FRANCIS CHEWE, Lusaka
ONE grandfather walked 25km, all the way from Kanakantapa to the Kenneth Kaunda International Airport (KKIA) in Lusaka to receive a grandson named after him who was arriving from New Delhi, India.
Before his trip to New Delhi, the boy, aged 10, was often left under the care of his grandfather because he could not play with his friends due to his heart condition. Most of the time, he would run out of breath and his tongue would turn blue due to low oxygen supply. When the boy ran to his grandfather at the arrivals area at KKIA, the man was so overwhelmed that he fell to the ground with tears of joy streaming down on his face. He was filled with emotion because he had never seen his grandson running, so that alone was a sign that the boy was doing well.
Another mother told the story of how the father of her child left her because the baby needed a lot of attention and “he could not manage”. She couldn’t get a good job because she was always looking after the child. In fact, in the night she hardly slept because his condition could change at any time. On arrival from India, the woman told the story of how she was able to sleep soundly for the first time after the child’s operation. Sleep, something that other people take for granted, is something that this woman was longing for. These are some of the tales of parents with children with heart conditions.
The Rotary Club of Nkwazi is working in partnership with the Rotary Club of Ghaziabad Greater, in India, Rotary Club on Newtown, Rotary Club of Pelhams, and the UN Rotaract Club of the USA. Two non-governmental organisations, namely the Gift of Life USA, and African Vision of Hope, partnered to raise about US$220,000 to assist with the cardiac surgery of 29 children. The amount also catered for a parent or guardian accompanying each child abroad for cardiac surgery.
Simon Bota, the project chairperson, said the children that were identified for medical evacuation range from infancy up to the age of 12. These are children that have congenital heart disease (CHD), also known as congenital heart anomaly. CHD is a problem in the structure of the heart that is present at birth. Symptoms depend on the specific type of the problem and they can vary from none to life-threatening.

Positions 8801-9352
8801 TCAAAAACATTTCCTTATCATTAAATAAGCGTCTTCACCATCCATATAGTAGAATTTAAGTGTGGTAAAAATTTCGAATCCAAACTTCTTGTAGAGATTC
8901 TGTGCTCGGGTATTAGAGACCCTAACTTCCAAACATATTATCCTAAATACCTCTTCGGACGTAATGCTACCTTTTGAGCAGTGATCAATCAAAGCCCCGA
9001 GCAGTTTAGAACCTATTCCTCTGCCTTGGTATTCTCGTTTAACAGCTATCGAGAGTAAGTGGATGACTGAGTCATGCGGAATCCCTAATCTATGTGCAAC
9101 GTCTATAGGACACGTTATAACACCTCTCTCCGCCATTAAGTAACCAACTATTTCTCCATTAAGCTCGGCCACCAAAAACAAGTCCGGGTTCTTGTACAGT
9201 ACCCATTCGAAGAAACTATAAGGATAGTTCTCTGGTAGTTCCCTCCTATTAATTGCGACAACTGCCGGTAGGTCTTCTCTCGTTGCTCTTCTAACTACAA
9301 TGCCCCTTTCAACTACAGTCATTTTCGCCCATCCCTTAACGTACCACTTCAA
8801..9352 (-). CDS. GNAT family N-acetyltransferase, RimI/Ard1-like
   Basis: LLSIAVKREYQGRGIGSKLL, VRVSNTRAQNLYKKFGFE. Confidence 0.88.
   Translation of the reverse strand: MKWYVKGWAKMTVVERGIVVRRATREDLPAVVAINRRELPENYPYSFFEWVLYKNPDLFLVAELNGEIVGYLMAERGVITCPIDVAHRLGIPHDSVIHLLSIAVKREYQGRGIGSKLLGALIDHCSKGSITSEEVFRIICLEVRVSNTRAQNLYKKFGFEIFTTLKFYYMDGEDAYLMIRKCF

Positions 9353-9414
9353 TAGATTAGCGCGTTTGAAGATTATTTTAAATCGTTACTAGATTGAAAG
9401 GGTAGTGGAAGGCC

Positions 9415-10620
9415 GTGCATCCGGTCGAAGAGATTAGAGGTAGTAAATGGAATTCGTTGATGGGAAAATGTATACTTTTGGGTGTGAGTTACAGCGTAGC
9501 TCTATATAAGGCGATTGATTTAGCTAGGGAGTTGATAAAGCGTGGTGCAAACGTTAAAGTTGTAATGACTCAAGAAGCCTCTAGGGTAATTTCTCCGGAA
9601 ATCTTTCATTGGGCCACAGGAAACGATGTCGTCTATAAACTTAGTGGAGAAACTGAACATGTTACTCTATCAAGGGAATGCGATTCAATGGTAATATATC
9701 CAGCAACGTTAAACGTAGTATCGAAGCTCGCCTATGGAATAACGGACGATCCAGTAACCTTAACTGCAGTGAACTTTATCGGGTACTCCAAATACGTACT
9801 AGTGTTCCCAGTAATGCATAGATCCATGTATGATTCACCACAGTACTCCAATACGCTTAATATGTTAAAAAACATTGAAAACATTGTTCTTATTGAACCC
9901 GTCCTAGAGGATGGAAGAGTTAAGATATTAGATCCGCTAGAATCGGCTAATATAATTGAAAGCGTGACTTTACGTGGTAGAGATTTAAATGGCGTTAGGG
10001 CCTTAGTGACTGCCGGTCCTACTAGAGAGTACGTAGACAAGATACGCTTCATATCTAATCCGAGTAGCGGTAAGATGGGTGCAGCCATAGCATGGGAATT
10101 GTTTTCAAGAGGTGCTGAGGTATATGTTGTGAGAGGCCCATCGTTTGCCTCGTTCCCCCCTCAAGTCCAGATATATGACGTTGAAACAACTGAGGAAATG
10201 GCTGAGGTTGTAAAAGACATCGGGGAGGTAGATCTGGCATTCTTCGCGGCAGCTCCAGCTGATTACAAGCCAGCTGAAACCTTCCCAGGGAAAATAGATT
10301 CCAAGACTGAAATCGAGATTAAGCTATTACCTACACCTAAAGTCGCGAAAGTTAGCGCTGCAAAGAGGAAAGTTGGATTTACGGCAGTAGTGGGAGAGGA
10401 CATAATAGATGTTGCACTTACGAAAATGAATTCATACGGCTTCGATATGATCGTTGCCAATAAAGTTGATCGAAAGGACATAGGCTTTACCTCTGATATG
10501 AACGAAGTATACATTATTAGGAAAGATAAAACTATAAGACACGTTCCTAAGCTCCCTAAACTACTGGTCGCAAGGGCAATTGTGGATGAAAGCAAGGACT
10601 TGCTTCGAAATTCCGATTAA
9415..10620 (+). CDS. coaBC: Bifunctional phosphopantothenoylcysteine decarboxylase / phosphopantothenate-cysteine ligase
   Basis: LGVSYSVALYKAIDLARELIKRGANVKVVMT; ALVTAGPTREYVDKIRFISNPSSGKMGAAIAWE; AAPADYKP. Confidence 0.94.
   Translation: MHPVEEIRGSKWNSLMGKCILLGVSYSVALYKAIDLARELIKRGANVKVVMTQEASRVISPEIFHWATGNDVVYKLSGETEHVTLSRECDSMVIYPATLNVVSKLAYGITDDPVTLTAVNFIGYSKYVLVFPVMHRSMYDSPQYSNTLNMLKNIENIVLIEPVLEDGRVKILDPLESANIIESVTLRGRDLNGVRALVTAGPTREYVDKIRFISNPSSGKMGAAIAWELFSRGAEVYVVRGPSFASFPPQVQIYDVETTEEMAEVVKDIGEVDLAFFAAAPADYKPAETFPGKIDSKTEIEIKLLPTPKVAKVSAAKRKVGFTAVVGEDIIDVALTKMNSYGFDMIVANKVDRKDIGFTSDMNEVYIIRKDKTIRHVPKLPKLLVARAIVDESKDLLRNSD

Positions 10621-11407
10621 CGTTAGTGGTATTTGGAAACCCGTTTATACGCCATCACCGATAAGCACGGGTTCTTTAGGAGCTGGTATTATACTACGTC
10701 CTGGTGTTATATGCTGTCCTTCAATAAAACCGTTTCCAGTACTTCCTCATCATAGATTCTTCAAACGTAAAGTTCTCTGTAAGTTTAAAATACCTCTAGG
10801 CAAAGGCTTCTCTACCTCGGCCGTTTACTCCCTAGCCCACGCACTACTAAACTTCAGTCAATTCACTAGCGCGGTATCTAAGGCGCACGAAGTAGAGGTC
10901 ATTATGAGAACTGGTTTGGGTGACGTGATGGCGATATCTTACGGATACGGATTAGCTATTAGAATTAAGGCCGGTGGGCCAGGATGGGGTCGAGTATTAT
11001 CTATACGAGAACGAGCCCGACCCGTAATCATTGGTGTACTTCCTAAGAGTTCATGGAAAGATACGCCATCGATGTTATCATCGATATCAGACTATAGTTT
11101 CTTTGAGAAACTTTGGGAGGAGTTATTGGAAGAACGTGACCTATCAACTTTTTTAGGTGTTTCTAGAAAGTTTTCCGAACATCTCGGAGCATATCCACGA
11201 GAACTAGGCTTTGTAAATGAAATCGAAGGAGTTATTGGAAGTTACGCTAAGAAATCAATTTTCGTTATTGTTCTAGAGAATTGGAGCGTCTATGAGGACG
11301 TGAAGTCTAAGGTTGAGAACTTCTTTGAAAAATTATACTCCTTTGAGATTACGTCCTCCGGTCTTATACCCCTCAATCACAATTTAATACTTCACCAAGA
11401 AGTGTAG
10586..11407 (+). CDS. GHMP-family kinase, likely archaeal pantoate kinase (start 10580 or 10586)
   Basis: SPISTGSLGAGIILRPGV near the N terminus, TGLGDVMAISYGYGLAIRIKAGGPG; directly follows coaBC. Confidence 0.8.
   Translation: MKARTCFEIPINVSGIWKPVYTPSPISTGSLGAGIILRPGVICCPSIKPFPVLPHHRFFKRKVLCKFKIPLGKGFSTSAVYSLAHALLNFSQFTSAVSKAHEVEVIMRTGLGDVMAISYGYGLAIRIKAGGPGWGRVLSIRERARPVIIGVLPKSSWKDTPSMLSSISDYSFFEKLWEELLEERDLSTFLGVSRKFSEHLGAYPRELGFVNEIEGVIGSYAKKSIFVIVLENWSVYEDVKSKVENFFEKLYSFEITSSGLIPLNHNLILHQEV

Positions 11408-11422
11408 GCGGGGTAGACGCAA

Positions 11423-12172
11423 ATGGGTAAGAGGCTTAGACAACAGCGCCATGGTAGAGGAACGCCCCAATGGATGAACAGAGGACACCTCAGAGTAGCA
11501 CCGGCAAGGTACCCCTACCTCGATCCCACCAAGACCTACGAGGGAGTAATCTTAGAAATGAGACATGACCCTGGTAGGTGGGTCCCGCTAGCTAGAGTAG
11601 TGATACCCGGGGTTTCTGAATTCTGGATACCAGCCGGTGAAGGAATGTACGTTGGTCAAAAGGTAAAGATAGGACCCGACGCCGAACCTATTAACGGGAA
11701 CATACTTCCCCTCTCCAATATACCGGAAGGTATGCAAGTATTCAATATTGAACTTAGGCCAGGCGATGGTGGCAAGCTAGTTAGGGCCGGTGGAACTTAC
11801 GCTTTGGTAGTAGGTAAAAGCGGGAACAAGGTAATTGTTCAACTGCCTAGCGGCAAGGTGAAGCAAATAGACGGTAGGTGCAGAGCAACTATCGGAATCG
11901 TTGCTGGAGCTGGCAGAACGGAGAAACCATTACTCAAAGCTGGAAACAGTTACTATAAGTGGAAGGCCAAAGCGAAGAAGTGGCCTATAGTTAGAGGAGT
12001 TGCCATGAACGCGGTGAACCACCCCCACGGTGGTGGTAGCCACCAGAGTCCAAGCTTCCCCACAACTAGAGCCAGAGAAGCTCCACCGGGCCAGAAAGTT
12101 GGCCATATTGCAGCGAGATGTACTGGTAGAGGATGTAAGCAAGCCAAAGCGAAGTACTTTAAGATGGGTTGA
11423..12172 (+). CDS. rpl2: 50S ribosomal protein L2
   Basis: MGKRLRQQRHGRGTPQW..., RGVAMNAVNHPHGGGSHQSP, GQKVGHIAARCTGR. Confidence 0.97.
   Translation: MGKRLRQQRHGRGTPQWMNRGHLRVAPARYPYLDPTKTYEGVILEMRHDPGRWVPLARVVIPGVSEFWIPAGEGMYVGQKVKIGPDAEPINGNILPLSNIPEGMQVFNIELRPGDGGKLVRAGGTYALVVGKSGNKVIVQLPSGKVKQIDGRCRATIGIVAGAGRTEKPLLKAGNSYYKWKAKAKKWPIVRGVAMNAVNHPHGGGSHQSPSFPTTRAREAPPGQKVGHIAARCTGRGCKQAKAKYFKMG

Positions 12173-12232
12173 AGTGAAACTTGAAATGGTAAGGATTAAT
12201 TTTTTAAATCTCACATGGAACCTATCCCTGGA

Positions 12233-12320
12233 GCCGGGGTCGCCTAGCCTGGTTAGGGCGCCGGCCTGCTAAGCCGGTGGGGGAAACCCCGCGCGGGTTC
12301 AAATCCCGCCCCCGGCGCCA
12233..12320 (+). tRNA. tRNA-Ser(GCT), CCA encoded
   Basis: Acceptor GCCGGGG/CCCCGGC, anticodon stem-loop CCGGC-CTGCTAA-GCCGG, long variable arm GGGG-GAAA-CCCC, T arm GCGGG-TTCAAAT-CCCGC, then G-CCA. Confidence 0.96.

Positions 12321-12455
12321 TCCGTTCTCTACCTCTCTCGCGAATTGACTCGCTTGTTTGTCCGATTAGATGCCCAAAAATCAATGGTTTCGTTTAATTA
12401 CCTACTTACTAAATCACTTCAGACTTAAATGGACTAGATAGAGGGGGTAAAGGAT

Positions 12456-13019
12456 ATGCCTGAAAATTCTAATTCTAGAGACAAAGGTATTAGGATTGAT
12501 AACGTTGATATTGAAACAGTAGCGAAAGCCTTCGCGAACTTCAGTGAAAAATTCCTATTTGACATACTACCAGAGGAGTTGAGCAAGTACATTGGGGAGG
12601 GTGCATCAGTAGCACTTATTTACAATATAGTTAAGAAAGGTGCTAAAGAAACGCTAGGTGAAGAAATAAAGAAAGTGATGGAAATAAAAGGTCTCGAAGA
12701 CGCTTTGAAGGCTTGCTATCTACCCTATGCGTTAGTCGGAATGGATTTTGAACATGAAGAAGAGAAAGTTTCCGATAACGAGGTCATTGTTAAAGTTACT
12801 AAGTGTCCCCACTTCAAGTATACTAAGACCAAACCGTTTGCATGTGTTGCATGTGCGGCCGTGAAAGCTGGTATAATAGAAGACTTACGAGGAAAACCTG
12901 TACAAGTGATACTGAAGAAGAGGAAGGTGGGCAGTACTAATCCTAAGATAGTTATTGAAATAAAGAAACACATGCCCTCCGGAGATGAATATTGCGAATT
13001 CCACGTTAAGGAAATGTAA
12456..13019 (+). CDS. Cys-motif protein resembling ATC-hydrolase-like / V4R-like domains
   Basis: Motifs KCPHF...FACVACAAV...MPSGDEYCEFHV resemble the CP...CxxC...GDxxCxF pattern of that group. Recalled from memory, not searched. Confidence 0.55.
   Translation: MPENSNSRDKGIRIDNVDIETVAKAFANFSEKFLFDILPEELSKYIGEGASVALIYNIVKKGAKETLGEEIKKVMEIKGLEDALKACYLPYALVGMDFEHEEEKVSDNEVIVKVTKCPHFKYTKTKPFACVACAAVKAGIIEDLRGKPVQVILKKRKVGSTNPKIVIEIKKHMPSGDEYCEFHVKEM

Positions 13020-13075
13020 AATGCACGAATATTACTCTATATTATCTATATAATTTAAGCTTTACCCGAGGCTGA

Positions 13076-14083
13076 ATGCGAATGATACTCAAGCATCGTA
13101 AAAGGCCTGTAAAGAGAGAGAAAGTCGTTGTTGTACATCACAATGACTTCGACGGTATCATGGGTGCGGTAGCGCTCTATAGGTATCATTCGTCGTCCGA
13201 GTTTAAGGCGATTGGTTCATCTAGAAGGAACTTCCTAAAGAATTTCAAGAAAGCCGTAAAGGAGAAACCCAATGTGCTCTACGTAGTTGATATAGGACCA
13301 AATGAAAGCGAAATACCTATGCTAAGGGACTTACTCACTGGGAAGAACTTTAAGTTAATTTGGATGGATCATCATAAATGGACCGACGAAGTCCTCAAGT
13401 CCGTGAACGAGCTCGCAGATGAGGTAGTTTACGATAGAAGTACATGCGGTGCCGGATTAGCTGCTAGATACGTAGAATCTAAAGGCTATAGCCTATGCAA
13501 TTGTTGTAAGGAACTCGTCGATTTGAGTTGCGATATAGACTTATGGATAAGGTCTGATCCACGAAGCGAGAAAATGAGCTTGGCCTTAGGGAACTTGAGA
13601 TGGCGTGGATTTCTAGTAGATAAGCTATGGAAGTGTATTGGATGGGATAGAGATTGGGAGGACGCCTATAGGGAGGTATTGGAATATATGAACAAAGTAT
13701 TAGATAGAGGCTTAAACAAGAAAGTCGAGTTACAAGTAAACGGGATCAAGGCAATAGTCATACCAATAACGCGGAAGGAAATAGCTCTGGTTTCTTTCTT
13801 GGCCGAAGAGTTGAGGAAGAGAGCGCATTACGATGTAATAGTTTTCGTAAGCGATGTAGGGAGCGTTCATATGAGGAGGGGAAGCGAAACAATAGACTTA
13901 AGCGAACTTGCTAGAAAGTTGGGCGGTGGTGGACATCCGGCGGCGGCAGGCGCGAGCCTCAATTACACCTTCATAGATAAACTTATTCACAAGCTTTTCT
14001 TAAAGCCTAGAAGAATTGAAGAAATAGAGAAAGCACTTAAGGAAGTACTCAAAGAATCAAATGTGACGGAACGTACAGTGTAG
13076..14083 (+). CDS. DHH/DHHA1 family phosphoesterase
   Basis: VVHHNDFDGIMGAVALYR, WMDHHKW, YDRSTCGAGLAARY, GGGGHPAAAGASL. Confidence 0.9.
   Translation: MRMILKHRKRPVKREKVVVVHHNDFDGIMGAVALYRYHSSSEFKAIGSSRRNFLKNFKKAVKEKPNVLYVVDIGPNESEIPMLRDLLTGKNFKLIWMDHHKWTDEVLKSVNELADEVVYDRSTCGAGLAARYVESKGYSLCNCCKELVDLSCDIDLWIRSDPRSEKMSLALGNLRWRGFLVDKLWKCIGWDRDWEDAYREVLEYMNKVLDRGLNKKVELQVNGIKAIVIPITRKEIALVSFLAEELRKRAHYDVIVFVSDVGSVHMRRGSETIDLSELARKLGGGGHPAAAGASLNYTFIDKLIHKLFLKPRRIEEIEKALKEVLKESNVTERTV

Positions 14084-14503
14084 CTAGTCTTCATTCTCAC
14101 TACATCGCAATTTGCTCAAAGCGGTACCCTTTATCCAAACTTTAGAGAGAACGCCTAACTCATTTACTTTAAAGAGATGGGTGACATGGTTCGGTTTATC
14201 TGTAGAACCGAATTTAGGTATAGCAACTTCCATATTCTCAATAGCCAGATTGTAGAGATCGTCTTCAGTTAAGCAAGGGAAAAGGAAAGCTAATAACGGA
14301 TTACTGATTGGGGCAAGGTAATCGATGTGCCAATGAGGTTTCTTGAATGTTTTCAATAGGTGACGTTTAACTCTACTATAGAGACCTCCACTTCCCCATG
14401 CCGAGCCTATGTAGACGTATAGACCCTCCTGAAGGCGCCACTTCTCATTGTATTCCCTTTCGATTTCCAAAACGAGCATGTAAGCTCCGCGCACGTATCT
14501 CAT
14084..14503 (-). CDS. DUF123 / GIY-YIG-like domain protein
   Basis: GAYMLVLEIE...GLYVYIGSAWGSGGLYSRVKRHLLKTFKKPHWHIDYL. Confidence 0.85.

Cardiac surgery, is surgery on the heart or great vessels performed by cardiac surgeons. Heart surgery is done to correct problems in the heart.
President of the Rotary Club of Nkwazi John Kanenungo said the project involves sending 29 children from Zambia who have various heart conditions, for free surgery either to India, Israel or the United Kingdom.
“We also have partnered with the Ministry of Health, through the University Teaching Hospital (UTH)’s Paediatric Department, to identify the 29 children. Over 74 children were screened,” he said.
And head cardiologist Dr John Musuku, who heads the Children’s Hospital at UTH, said the hospital has embarked on the treatment of children with heart problems because the mortality level has been high. Hence, in the short term, UTH has partnered with people who can help evacuate patients abroad as the hospital is still developing local capacity in cardiac surgery.
“We are very happy with what Rotary Club of Nkwazi and its partners are doing to uplift the lives of children with heart conditions because most of the children’s parents have no money to evacuate them,” he said.
Last year, the Rotary Club of Nkwazi screened about 100 children with various heart conditions to identify those that needed to be sent to India for free surgery. And 20 children were identified. Health screenings were conducted over three days at UTH by doctors from Gift of Life USA and their UTH counterparts.
The total cost of surgery, boarding, lodging and return air tickets to Delhi, local conveyance and all other related expenses for the patients were met by this project which was heavily subsidised by partners in India.
The children and parents or guardians remained in New Delhi for about two to four weeks from the date of arrival on account of surgery and recuperation.
So far, all the children with their parents have returned and are fine, their future secured following the life-changing operations. These are children between zero and 12 years, who couldn’t run around like normal kids do at their age, had poor appetite, whose parents were often spending time either in hospital or at home nursing them. These children now have a chance to live normal healthy lives and their parents can also lead normal lives and spend their hard-earned money on the children’s education or food in the home rather than spending most of it on medical fees like the case before.
So, to the families involved, the cardiac surgeries have not only given a new lease of life to their children, but they are also going to change the lives of parents and other caregivers.